Q: How can I persuade my moth orchids to re-flower?
A: This question was asked when customers were told that the moth – or phalaenopsis – orchids on display had been grown from plants that had been discarded because they had flowered once and had not flowered again.
I think most folks buy moth orchids for their elegant and exotic flowers produced on long, graceful and arching flower spikes that somewhat resemble a flight of pale moths in moonlight – hence their common name.
The master gardeners were able to stimulate the discarded plants, which, at the time, were not flowering but were otherwise healthy, to flower because of the expertise of Clyde Holt, a master gardener who excels at growing orchids of all types.
Extracting the most value from moth orchids — four to eight weeks of bloom and repeat flowering in a few months — is not impossible but does demand a methodical approach.
Clyde’s remedy to stimulating them to repeat their flowering is straightforward. He notes that they should be exposed to bright sunlight but not direct sun exposure. He says the single biggest reason that moth orchids crash or “refuse” to repeat-flower is improper watering – usually under-watering but sometimes over-watering, or a combination of the two.
He waters his moth orchids at home twice a week and fertilizes them at least once a month using a diluted – half-strength – soluble fertilizer and says fertilizing twice a month with a quarter-strength soluble fertilizer would be worthwhile also.
The proof is in the pudding in this regard as the master gardeners practiced Clyde’s recommendations and grew the stunning moth orchids with new flower buds that amazed visitors at the plant sale. Needless to say, the moth orchids quickly sold out.
Q: What kind of planting hole do I need to prepare to plant my peach tree?
A: When a gentleman asked me this question, I thought about Mrs White, my high-school English teacher, as I responded. I asked: “How much did you pay for that peach tree?” – Mrs White thought it to be rather rude for anyone to answer a question with a question, even if it is an indication that one is listening and paying attention.
I explained to the buyer that he should put a $20 tree into a $20 planting hole. A $20 planting hole is not a time-consuming activity. It should be no deeper than the root ball of the tree but at least twice as wide as its diameter.
Save the excavated soil because it needs to be placed back into the planting hole. Do not try to improve it with amendments such as a commercial garden-soil mix or even compost. Roots have a tendency to not “venture out” from the fluffy amended soil and the tree can become root-bound.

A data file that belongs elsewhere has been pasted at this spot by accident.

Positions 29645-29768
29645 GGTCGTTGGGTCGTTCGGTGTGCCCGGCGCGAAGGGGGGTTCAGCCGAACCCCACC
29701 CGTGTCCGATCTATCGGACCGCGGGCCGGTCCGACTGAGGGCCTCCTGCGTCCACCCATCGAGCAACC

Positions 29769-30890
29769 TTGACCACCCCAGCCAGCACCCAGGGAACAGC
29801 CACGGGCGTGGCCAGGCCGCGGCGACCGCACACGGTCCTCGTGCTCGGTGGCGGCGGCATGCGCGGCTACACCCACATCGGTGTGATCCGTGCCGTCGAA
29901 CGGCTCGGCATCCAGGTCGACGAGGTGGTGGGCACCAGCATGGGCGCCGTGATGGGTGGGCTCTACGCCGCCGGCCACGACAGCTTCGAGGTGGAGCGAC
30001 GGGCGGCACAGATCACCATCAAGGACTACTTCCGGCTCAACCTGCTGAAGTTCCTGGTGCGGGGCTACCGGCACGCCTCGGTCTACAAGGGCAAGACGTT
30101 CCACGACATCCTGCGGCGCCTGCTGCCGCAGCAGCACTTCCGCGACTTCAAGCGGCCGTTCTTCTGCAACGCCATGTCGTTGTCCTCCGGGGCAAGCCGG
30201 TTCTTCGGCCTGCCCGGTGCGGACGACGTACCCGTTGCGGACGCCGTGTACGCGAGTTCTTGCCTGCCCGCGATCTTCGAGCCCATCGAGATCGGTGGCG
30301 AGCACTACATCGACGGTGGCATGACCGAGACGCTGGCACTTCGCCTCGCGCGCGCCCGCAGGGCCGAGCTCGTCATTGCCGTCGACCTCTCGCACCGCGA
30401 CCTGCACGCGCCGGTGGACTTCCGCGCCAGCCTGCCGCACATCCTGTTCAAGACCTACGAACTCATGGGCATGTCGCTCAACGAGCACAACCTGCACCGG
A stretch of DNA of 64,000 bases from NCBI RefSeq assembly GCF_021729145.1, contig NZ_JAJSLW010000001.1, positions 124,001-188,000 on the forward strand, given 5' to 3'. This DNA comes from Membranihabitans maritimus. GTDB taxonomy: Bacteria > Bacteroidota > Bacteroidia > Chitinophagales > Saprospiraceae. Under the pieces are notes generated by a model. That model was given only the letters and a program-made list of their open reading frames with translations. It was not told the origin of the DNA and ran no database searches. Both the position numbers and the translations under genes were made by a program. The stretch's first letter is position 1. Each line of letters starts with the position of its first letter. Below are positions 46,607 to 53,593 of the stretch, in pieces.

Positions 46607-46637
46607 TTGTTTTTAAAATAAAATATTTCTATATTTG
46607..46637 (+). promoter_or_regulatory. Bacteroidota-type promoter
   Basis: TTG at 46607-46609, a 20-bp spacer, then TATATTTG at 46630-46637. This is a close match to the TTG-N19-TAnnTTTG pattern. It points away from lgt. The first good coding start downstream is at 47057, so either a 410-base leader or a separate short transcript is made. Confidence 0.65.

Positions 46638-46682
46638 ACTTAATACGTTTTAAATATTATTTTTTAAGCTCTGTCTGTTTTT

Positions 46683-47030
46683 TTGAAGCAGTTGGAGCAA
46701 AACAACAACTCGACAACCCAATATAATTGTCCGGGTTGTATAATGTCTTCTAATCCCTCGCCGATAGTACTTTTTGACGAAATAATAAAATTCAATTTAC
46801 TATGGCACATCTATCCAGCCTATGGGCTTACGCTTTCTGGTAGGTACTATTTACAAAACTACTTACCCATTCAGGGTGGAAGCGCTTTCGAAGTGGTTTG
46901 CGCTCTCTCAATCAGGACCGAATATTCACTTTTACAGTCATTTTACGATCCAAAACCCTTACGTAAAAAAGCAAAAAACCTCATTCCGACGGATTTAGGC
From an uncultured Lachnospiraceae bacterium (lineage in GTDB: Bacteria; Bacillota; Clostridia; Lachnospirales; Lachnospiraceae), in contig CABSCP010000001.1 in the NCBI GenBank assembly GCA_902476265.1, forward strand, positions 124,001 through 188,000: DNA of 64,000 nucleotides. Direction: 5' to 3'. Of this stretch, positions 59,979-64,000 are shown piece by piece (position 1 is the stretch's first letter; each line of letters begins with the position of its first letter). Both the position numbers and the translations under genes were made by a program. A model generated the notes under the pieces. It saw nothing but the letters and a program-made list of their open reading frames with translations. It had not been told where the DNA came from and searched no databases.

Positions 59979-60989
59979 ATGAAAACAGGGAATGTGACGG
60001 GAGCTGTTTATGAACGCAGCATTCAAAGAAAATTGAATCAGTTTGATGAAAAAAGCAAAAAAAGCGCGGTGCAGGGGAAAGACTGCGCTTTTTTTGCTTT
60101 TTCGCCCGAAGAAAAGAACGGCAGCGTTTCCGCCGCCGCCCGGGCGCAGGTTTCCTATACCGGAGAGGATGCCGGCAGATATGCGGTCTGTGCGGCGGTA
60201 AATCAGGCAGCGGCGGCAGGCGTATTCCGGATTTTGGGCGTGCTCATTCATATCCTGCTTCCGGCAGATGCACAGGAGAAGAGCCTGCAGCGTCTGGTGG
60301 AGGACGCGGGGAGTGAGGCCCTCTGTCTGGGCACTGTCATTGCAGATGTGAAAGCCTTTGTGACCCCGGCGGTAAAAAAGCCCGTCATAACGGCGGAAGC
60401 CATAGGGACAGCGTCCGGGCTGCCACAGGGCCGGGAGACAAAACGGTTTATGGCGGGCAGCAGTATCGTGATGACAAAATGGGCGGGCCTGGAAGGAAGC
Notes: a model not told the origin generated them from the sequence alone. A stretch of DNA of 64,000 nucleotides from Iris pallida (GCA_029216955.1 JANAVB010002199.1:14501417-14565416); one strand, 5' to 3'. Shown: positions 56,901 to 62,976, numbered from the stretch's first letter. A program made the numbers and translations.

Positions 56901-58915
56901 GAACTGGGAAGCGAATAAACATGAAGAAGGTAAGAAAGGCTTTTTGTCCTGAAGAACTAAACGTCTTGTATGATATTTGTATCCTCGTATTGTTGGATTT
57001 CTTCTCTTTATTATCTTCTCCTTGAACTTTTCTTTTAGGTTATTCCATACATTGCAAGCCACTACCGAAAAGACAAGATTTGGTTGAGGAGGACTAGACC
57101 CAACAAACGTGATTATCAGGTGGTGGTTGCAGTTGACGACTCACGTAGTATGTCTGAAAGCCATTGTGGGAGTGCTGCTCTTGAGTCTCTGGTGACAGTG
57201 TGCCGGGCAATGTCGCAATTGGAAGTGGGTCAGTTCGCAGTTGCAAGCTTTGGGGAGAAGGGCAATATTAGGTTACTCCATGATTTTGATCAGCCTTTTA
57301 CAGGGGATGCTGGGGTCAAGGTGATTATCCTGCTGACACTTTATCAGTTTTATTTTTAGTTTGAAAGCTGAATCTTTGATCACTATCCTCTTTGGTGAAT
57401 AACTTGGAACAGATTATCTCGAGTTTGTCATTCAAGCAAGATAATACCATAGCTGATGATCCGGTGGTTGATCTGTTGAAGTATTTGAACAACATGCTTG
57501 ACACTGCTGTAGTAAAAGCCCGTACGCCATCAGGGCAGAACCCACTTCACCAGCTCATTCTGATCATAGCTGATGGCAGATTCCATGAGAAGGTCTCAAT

This is particularly true for heavy gumbo clay soils. Water tends to pool in a planting hole amended with a garden soil-mix or compost. If its root system becomes waterlogged, the fruit tree will die.
As it is moved back to fill the planting hole, be sure to lightly tamp the soil to settle and firm it as well as to avoid creating large air spaces in the backfill. Don’t use your foot to hard-pack the soil as doing so is likely to result in excessive compaction around the roots.
Q: Will my citrus trees do well if grown in containers?
A: That would be a definite “Yes”. Many types of citrus tree will do well in containers if adequate care is provided and if you have a sufficiently big container. However, do not expect as big a tree as one grown in the ground.
Also, it is most important to purchase citrus trees grafted onto Flying Dragon rootstock as it dwarfs the tree but still produces full-size fruit. Citrus grafted onto Flying Dragon rootstock also has a few extra degrees of cold hardiness.
It is important that a large enough container is used – at least a 15-gallon container should be used for most dwarf-type trees while up to 30-gallon containers should be used for larger specimens. Many gardeners use half-whiskey-barrel planters, which are available at many gardening outlets, to grow citrus plants.
Be aware that fruit and citrus trees grown in containers must be watered often and throughout the year including winter.
Q: What is the difference between “clingstone” and “freestone” peaches?
A: Almost all fresh peaches sold in grocery stores and at roadside fruit markets are freestone. They are generally softer and juicier and, because their pits pull away from the flesh so easily, they can be cut nicely into uniform pieces for tarts or pies.
Clingstone peaches are used mostly for canned fruit and work best in recipes calling for diced or pureed peaches.
One note of importance is that a clingstone peach’s fruit contains more pectin than the fruit of a freestone, so clingstone peaches are the best type to use when making jelly. I find both types of peaches to be flavorful when left to mature on a tree and picked fresh.
Q: Will you sell this wagon?
A: The pros and cons of American capitalism have been debated time and time again. I hear this question at each of our plant sales. Some customers are ready and very willing to pay an unfair cash-on-the-spot price based on the market demand for our wagons after we open the sale yard, but I always respectfully decline the offers as our wagons are already in short supply.
Q: Does the cost of a fruit tree include planting it in my landscape?
A: Several such questions, and variations of them, were asked at this year’s sale.
Two customers were aware that I consider chocolate to be one of the major food groups and pledged that ample chocolate could be provided to seal the bargain. President Donald Trump would probably consider them to be savvy dealmakers.
I have not yet read his book but my answer to the offer was still “no”.
William Johnson is a horticulturist with the Galveston County office of Texas A&M AgriLife Extension Service. Visit his website at

Linda Garren-McKillip, left, and Cindy Croft groom plants grown by master gardeners for last Saturday’spring plant sale. The master gardeners are offering a second opportunity for the public to purchase plants at their horticulture demonstration garden in Carbide Park, La Marque, tomorrow. William Johnson